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Sights worth seeing, Culture,

February 23 2024

London’s hidden historic gems

With so many famous landmarks around London, it’s easy to think you’ve seen it all. But London is a city full of historic hidden gems. Some, you may already have walked right past without realising. So, we thought we’d let you in on a few of the city’s secret sights that fly under the radar. These are the cool hidden parts of London worth seeing. 


Aldwych Station

Let’s start with the secrets right under your feet. Aldwych Station on Surrey Street opened in 1907 as Strand Station on the Piccadilly Line – and closed in 1994. You can still visit this abandoned station as part of a Transport for London tour that shares the station’s fascinating history and current appeal as a film and television location. 


Aldwych Station housed the National Gallery’s collection in World War I, and in World War II the station protected the Elgin Marbles. Today, it features in films like The Mummy and in The Prodigy’s Firestarter music video. On your tour, you visit the original ticket hall, the connecting walkways, platforms and tunnels, and the network’s only original wooden lifts (long since replaced everywhere else with fire-safe alternatives). 


Bloomberg London Mithraeum

Bloomberg’s EU headquarters at 12 Walbrook in Central London is a thoroughly modern glass and steel building. But what you won’t know from the outside is this modern office block is on top of one of the UK’s most significant archaeological sites: the ancient Temple of Mithras. London’s remarkable Roman site was discovered in 1954, then moved to make way for modern buildings where it sat neglected for many years. 


Now, it’s been restored and returned to its original location alongside a selection of recently excavated Roman artefacts. Today, it’s the star attraction of London Mithraeum where you can learn about the Temple and the lost river that once flowed alongside it. It’s free to visit, and you can just turn up or book a ticket to guarantee your chosen entry time.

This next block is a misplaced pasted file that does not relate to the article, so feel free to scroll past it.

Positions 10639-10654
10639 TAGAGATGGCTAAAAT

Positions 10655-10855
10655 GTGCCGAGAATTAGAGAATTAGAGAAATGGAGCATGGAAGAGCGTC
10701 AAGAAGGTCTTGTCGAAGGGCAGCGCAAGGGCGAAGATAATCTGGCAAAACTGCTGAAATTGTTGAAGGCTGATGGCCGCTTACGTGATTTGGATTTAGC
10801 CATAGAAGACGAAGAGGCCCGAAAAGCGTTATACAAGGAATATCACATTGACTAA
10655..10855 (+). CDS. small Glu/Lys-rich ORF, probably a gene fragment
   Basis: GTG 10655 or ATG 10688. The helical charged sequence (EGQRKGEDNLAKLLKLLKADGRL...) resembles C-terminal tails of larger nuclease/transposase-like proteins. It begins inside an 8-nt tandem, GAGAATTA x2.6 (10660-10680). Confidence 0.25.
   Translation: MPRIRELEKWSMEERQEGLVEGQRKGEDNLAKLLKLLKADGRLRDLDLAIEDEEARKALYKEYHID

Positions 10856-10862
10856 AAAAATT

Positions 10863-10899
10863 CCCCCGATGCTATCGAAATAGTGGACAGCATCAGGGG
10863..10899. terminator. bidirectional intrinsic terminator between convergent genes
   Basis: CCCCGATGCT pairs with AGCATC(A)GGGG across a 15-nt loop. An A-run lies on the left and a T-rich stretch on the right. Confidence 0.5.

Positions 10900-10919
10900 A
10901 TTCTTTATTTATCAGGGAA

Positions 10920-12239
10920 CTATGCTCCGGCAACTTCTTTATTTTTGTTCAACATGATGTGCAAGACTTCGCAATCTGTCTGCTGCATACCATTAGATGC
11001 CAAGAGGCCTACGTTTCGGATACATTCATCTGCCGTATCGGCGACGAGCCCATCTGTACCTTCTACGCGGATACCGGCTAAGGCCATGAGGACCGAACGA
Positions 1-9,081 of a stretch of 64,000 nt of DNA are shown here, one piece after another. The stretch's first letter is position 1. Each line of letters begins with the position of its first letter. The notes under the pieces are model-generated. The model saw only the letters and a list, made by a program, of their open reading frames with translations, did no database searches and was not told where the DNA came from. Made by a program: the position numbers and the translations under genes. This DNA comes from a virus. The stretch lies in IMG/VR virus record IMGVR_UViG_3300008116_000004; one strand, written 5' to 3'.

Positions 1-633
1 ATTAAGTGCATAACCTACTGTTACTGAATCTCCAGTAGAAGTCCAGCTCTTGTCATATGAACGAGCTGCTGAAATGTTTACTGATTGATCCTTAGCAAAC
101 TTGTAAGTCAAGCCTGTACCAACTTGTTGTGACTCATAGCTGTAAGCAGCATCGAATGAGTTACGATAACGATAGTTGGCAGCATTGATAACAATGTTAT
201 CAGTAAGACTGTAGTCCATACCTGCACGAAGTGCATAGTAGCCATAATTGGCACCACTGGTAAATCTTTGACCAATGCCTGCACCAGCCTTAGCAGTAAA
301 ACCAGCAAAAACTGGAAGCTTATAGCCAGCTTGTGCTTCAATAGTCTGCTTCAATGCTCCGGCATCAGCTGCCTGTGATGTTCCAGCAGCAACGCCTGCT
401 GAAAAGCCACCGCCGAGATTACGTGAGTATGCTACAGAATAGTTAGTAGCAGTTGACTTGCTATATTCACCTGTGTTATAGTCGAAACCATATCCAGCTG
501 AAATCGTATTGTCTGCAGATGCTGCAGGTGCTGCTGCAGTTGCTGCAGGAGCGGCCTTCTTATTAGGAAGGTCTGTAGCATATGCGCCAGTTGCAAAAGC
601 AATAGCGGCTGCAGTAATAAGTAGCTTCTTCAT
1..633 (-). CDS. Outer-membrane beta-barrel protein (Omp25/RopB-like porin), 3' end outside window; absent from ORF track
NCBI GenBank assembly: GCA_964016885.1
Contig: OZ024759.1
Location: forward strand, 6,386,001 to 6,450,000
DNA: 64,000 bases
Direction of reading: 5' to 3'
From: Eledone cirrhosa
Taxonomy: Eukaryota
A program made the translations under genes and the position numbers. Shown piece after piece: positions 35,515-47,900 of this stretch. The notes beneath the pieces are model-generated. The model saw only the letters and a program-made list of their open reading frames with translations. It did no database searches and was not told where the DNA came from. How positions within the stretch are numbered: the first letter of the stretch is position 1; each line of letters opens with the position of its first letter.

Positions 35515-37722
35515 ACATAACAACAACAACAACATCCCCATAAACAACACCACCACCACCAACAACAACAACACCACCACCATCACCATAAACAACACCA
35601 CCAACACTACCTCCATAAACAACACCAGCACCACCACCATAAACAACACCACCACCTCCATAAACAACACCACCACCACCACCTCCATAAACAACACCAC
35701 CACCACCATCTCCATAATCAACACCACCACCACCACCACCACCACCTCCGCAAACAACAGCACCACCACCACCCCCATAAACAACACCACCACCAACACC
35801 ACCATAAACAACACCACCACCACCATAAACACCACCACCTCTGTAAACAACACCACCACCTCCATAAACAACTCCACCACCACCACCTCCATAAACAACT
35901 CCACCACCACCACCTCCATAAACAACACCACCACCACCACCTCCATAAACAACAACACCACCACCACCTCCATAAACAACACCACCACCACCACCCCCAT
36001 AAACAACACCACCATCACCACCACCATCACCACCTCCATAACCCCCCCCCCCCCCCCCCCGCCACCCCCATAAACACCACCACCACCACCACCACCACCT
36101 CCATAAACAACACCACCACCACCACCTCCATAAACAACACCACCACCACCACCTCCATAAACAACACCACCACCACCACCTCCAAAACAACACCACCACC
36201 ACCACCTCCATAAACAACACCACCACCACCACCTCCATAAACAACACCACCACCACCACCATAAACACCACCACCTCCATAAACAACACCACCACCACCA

23-24 Leinster Gardens, Bayswater

Not all is as it seems here. From the outside, 23-24 Leinster Gardens looks like the other handsome houses lining this street. But these are fake houses just five feet deep. There are a few clues at the front, but you have to look closely. Yes, there are front doors and grand pillars just like the other houses on the street. But there are no letter boxes in the doors nor any life behind the upper windows. 


In the late 19th century, the original houses were demolished as part of building the underground network. But rather than rebuild on top, the ground was needed as a vent for the trains below. Unhappy locals wanted the houses rebuilt, so, as a compromise, the builders added the fake frontage. It’s certainly one of London’s more peculiar historic hidden sites. 


Postman’s Park, The Watts Memorial to Heroic Self-Sacrifice

These days, heroic acts are often filmed, reported on and given posthumous awards. But before official honours existed, a gentleman called George Frederic Watts wrote to The Times newspaper in 1887 requesting a people’s Westminster Abbey to honour the remarkable people who’d died helping others. This idea eventually became the Watts Memorial to Heroic Self-Sacrifice, which opened in Postman’s Park in 1900.


Unlike Westminster Abbey, the memorial stones here tell otherwise forgotten stories of heroic acts by ordinary people. Today, you can visit the 54 memorial stones under a wooden cloister and find out a little about the lives of those remembered, including the pantomime artist whose dress caught fire while saving her companion. Postman’s Park, a hidden garden north of St Paul’s Cathedral, is a little-known memorial, so visiting really feels like uncovering a London secret. 


The Panyer Boy of Panyer Alley

Also near St Paul’s Cathedral, this next spot is hidden in plain sight. Along the walkway, between St Paul’s station and St Paul’s Cathedral, is an unusual 17th-century stone carving and inscription. It’s easily missed if you’re hurrying to get to the famous cathedral, but it’s worth stopping for a moment. The bas-relief appears to show a naked boy sitting on a basket, taking a thorn out of his foot. But is that accurate? Is he naked? Is he holding bread? Squeezing grapes? It’s not clear, nor is the original location of this stone relief. 


Many historians think this carving comes from a long-gone building on Panyer Alley and depicts one of the Panyer boys, who would sell bread from their pannier baskets. Others have a theory it depicts a young Baccus – the God of Wine –crushing grapes with his hands and foot. Although the inscription says “When ye have sought the City Round. Yet still this is the highest ground. August 27th 1688” which would place it on Cornhill half a mile away. Wherever it came from, it’s now a part of London history most people miss. 

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